Friday, 12 October 2012

Below cost challenge

It’s almost an item of faith amongst people who subscribe to the “supermarkets are killing pubs” hypothesis that the supermarkets are routinely selling alcoholic drinks below cost, and indeed often below the aggregate of duty and VAT on duty.

However, Tesco and ASDA aren’t stupid, and they’re not realistically going to be selling what is probably the biggest single item in most people’s shop at a loss. Yes, they often have very keen prices, but the key factor behind that is driving a hard bargain with their suppliers.

As stated by Chris Snowdon here:

This blog has always maintained that supermarkets selling alcohol below cost-price is a myth dreamt up by the temperance lobby to feed the tabloid hysteria over binge-drinking. I have looked far and wide for examples of below-cost selling happening in practice and—aside from a few products being discounted because they're approaching their 'best before' date—have never found any.
He goes on to quote Richard Dodd of the British Retail Consortium saying:
“if you just stop and think about it for a minute, no business could survive - let alone thrive - if it was routinely selling large amounts of product at less than it was actually paying for it.”
So, here’s a challenge. If you believe that supermarkets really do sell alcohol below the cost of duty and VAT, find me a real-world example in one of your local stores.

For reference, the price for a 440ml can of Carling is 41p, for a 70cl bottle of 37.5% vodka £8.45.

Interestingly, the other day I spotted a “special offer” in my local Tesco - four cans of Carling for £3.50. That’s about 50p per unit. So the supermarkets are flogging dirt-cheap alcohol, are they?

8 comments:

  1. The Mandy Rice-Davies response applies to Richard Dodd's comment.

    I don't believe that supermarkets routinely sell alcohol at a loss, but we've all heard of loss leaders, and I'd be very surprised if alcohol had never been one. But how can you calculate cost? Production, tax, VAT, transport by the producer, transport by the supermarket, storage, advertising, a percentage of the fuel costs and business rates for the shop, wages of shelf stackers and checkout staff? There are probably more costs I haven’t thought of, but my point is that ‘cost’ is not as straightforward to define as some may think. I doubt a supermarket manager could give an accurate cost, which in view of the factors I've listed above would be rather more than what they actually paid the supplier.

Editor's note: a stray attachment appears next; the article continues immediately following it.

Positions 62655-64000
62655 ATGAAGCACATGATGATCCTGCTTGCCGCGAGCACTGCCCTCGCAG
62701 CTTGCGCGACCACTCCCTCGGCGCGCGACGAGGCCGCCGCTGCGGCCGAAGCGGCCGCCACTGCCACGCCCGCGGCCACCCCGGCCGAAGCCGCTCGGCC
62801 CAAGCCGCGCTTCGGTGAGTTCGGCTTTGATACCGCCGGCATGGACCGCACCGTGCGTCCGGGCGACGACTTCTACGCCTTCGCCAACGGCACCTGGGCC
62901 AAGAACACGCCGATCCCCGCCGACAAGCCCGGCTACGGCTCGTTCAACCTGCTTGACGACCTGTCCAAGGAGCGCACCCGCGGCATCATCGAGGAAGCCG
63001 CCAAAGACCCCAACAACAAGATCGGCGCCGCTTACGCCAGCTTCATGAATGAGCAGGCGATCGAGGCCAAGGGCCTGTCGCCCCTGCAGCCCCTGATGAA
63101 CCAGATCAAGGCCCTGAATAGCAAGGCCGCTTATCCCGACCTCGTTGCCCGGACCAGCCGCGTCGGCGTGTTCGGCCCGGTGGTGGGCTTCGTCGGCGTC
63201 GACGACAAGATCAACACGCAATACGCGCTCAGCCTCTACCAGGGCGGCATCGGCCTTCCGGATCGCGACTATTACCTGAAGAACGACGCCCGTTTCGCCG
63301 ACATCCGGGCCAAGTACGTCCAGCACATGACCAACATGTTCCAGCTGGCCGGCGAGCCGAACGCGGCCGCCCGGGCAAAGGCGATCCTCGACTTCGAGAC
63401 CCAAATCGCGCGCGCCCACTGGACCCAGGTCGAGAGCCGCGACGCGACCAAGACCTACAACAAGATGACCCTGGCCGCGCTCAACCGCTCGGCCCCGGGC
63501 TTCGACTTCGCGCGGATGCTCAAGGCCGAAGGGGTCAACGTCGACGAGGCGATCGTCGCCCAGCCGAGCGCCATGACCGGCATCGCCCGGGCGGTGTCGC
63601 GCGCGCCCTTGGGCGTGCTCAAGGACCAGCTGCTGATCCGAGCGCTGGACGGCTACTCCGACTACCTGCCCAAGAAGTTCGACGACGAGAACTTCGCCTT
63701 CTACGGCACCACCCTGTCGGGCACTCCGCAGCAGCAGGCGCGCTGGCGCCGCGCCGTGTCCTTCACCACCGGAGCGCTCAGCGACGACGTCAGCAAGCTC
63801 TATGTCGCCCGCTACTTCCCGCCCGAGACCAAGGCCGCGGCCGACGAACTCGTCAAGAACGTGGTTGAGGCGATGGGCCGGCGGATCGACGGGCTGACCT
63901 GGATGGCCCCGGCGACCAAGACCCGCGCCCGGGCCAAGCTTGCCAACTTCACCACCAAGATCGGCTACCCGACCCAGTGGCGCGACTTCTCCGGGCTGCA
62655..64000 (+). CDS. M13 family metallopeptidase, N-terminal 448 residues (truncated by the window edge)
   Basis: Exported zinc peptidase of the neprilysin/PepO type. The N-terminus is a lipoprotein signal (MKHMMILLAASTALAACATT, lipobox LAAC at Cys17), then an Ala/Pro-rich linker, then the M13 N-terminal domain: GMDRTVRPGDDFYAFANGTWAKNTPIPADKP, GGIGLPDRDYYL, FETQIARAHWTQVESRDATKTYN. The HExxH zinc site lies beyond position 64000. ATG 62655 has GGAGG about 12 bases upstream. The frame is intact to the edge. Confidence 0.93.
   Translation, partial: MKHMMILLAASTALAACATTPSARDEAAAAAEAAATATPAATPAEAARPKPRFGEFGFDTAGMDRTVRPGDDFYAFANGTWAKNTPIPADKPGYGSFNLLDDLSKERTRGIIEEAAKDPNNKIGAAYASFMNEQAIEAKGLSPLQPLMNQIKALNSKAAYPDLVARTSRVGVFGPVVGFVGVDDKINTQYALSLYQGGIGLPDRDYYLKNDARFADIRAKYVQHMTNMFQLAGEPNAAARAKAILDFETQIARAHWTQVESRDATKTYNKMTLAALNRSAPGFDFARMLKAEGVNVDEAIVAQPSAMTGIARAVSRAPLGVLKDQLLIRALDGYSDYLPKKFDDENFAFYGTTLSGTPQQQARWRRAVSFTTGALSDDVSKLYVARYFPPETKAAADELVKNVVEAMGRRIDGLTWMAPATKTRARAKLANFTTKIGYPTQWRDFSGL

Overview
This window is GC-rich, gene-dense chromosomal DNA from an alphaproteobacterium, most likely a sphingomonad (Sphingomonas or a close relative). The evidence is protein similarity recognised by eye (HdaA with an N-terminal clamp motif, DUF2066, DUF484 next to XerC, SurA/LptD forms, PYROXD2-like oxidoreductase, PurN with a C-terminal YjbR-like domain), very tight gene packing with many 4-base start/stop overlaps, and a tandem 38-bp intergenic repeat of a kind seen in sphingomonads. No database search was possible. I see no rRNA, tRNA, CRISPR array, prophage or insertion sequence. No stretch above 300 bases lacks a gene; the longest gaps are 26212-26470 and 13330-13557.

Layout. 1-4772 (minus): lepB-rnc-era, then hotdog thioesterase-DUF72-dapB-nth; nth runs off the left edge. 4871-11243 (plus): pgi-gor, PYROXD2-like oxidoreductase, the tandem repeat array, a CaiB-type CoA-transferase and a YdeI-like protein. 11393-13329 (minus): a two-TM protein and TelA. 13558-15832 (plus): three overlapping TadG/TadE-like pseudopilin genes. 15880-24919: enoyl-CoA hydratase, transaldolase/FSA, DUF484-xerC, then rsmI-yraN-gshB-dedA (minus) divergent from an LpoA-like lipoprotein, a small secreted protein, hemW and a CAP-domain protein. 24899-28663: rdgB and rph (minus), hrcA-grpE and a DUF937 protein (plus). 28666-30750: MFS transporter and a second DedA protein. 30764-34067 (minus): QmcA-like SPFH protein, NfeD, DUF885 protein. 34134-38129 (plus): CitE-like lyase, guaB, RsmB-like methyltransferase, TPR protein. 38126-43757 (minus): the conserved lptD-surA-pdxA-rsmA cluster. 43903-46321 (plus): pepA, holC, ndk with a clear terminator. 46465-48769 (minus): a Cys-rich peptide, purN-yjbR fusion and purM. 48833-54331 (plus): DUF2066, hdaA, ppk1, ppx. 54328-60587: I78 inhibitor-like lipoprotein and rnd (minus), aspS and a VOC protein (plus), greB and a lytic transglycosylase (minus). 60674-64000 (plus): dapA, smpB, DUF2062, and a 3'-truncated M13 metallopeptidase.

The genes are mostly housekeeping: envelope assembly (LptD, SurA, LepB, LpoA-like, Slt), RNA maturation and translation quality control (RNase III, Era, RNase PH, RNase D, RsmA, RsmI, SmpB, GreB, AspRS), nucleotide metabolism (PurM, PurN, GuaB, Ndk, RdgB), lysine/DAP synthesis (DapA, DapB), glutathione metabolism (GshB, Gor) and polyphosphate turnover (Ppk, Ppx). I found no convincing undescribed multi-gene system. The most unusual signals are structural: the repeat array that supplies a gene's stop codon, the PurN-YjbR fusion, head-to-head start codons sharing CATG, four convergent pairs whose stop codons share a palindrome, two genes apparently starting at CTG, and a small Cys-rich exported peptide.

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  2. I can, and do, buy from Bargin Booze 4x440mls Bavaria pilsner for £3.
    Not quite sure how to calculate it, does it qualify?

    I dont look to see what the Carlings etc. cost in there though.

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  3. Assuming it's 5% ABV, duty + VAT is 51.5p, so still a long way short.

    Standard beer duty is £19.51 per hectolitre per percentage of alcohol.

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  4. Do I win a grog related prize for finding one?

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  5. Of course, Cookie, I'll buy you the drink in question - but you have to be there at the supermarket for me to present it to you.

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  6. How about a handy table that lets me know the duty per measure per abv? VAT is easy to work out.

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  7. That link is pretty interesting. I've found nowt on My Supermarket I can spot as flogging below cost. So you might have won. I'll have another look at xmas as that might be a time for loss leading.

    It makes no sense to loss lead anything but regular decayable stables that encourage people into the store frequently. Giving people a months supply of lout achieves the opposite. Worth checking come party season, though.

    ReplyDelete

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